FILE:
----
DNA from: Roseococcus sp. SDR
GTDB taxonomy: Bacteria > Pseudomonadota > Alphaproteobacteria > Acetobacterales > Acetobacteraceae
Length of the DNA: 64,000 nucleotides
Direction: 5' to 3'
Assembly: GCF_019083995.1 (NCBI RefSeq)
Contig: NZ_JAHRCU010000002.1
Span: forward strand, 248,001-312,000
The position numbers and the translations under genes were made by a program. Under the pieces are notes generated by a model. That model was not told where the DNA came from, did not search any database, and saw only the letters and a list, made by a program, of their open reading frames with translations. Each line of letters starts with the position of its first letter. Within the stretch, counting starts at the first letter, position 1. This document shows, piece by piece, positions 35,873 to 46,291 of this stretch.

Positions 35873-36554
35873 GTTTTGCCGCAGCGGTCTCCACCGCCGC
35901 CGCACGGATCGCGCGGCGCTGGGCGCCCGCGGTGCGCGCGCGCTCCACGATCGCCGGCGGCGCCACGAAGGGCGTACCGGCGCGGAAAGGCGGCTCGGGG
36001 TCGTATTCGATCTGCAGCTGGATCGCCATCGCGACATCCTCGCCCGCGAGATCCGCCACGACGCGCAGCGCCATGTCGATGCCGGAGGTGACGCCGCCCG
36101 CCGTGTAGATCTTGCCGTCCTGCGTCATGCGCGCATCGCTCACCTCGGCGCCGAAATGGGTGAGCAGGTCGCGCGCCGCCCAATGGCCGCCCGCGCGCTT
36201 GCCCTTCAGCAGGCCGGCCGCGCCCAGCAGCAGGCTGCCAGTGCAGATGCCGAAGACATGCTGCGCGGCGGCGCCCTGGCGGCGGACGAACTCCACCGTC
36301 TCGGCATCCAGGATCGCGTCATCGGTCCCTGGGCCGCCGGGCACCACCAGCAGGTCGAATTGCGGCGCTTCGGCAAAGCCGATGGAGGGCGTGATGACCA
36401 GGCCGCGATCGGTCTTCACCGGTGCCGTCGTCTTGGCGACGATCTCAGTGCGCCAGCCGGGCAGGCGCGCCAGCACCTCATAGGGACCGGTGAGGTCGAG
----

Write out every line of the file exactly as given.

DNA from: Roseococcus sp. SDR
GTDB taxonomy: Bacteria > Pseudomonadota > Alphaproteobacteria > Acetobacterales > Acetobacteraceae
Length of the DNA: 64,000 nucleotides
Direction: 5' to 3'
Assembly: GCF_019083995.1 (NCBI RefSeq)
Contig: NZ_JAHRCU010000002.1
Span: forward strand, 248,001-312,000
The position numbers and the translations under genes were made by a program. Under the pieces are notes generated by a model. That model was not told where the DNA came from, did not search any database, and saw only the letters and a list, made by a program, of their open reading frames with translations. Each line of letters starts with the position of its first letter. Within the stretch, counting starts at the first letter, position 1. This document shows, piece by piece, positions 35,873 to 46,291 of this stretch.

Positions 35873-36554
35873 GTTTTGCCGCAGCGGTCTCCACCGCCGC
35901 CGCACGGATCGCGCGGCGCTGGGCGCCCGCGGTGCGCGCGCGCTCCACGATCGCCGGCGGCGCCACGAAGGGCGTACCGGCGCGGAAAGGCGGCTCGGGG
36001 TCGTATTCGATCTGCAGCTGGATCGCCATCGCGACATCCTCGCCCGCGAGATCCGCCACGACGCGCAGCGCCATGTCGATGCCGGAGGTGACGCCGCCCG
36101 CCGTGTAGATCTTGCCGTCCTGCGTCATGCGCGCATCGCTCACCTCGGCGCCGAAATGGGTGAGCAGGTCGCGCGCCGCCCAATGGCCGCCCGCGCGCTT
36201 GCCCTTCAGCAGGCCGGCCGCGCCCAGCAGCAGGCTGCCAGTGCAGATGCCGAAGACATGCTGCGCGGCGGCGCCCTGGCGGCGGACGAACTCCACCGTC
36301 TCGGCATCCAGGATCGCGTCATCGGTCCCTGGGCCGCCGGGCACCACCAGCAGGTCGAATTGCGGCGCTTCGGCAAAGCCGATGGAGGGCGTGATGACCA
36401 GGCCGCGATCGGTCTTCACCGGTGCCGTCGTCTTGGCGACGATCTCAGTGCGCCAGCCGGGCAGGCGCGCCAGCACCTCATAGGGACCGGTGAGGTCGAG